A thread I wrote to myself, mainly for interaction with other economists and fund managers, but one that still makes for good reading.


I would have thought the economics field, which was so confident in secular stagnation, demographics, deleveraging, and the other horsemen, would be more vocal about the eventual return to 2% for 10s.

Instead, they are spending most of their time tweeting out what the actual rate is, in some alarm, and reiterating that policy needs to be even tighter.

30 years of fundamentals (living longer, lower fertility rates, lower productivity) didn’t just suddenly go away overnight. Long and variable lags (the famous quote from Milton Friedman, that characterises the time frame and speed with which monetary policy is meant to impact the economy) are doing exactly that.

In other words, monetary and fiscal policy decisions, from the past 2 years, are still washing through. Presently, policy is now set in the complete reverse, tight by way of stance, from easy then, and it will take time to wash through too. You can see the change in the money supply below (top row, middle, and stance of the budget, bottom right).

Reading most of today’s commentary, you’d think we’d just dropped L&V as a catchphrase, one without meaning.

And that’s just the policy side, and the demographics side.

The pandemic labour market restructure is unlikely to be a decade long phenomena.

Work from home, hybrid arrangements, those are metrics that are stabilising at new levels, which suggests in turn that household formation rates settle, which suggests rental dynamics settle down, meaning OER (owners equivalent rent) settles down.

If that sentence seems unclear, the prevailing wisdom is that much (if not most) of the increase in dwelling price and the increase in rent since the pandemic has been a function of new homes formed as a shift in consumer preferences to working from home (needing a bigger space, an extra bedroom, not spending all one’s time with flatmates who are also trying to have Zoom calls).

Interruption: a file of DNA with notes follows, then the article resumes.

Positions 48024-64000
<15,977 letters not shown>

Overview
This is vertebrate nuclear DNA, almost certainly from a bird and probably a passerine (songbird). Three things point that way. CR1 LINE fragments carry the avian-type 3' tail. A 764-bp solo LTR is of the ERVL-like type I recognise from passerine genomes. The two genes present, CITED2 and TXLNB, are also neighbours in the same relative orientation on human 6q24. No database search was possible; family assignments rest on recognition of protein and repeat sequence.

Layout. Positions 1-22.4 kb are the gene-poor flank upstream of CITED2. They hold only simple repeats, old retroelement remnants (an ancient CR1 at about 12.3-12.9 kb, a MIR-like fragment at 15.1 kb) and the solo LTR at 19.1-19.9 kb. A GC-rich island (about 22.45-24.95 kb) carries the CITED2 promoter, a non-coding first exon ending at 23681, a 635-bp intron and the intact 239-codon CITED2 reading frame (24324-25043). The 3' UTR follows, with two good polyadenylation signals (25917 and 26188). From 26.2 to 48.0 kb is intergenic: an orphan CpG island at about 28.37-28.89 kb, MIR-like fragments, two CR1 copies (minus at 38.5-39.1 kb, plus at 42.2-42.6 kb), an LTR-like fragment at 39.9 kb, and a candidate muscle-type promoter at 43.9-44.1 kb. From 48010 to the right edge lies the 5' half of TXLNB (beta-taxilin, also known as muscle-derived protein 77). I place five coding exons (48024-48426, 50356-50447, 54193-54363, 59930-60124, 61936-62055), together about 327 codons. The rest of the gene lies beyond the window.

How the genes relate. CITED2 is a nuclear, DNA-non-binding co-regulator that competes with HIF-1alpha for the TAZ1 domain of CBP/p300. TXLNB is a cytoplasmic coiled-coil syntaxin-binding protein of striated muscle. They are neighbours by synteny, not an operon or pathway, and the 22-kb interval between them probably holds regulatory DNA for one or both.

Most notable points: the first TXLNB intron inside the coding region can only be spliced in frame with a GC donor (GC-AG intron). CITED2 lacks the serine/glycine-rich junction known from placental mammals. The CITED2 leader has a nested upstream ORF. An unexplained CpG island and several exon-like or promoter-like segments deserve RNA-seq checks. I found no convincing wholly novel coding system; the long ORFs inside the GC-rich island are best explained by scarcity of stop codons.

That impact was massively inflationary to direct and indirect housing costs.

EPOP (employment to population) and other measures show we are not eschewing work in some meaningful new way, even if the exact jobs sought, and the conditions they come with, have. So there’s no reason to think that the labour market is impaired in some profound way. We are not a nation of “quiet quitters”, a phrasing you might have heard elsewhere.

A period of adjustment to match new preferences, is, I think, the root cause of most the mystery here. Also if it is an empirical fact that the Beveridge curve has shifted out, well, it is a perfectly fair hypothesis to think it might shift back, particularly if the poaching dynamics hypothesis turns out to be true.

If we add this to all we know about the direction of MP + FP, and the other things you can point to (COVID case rates, or supply chains measures like those shown below) surely it is cause to rethink that r* is somehow now at 2.5% from -1%.

In our view, it is likely that we settle back down to something far more akin to the 2019 range for the 10yr, oscillating between 2-3%, back unlikely to be much above 4%.

Yields above that range, in our view, are very attractive for an asset classes that should give some low to negative correlation to equity market risk, at that level of carry.

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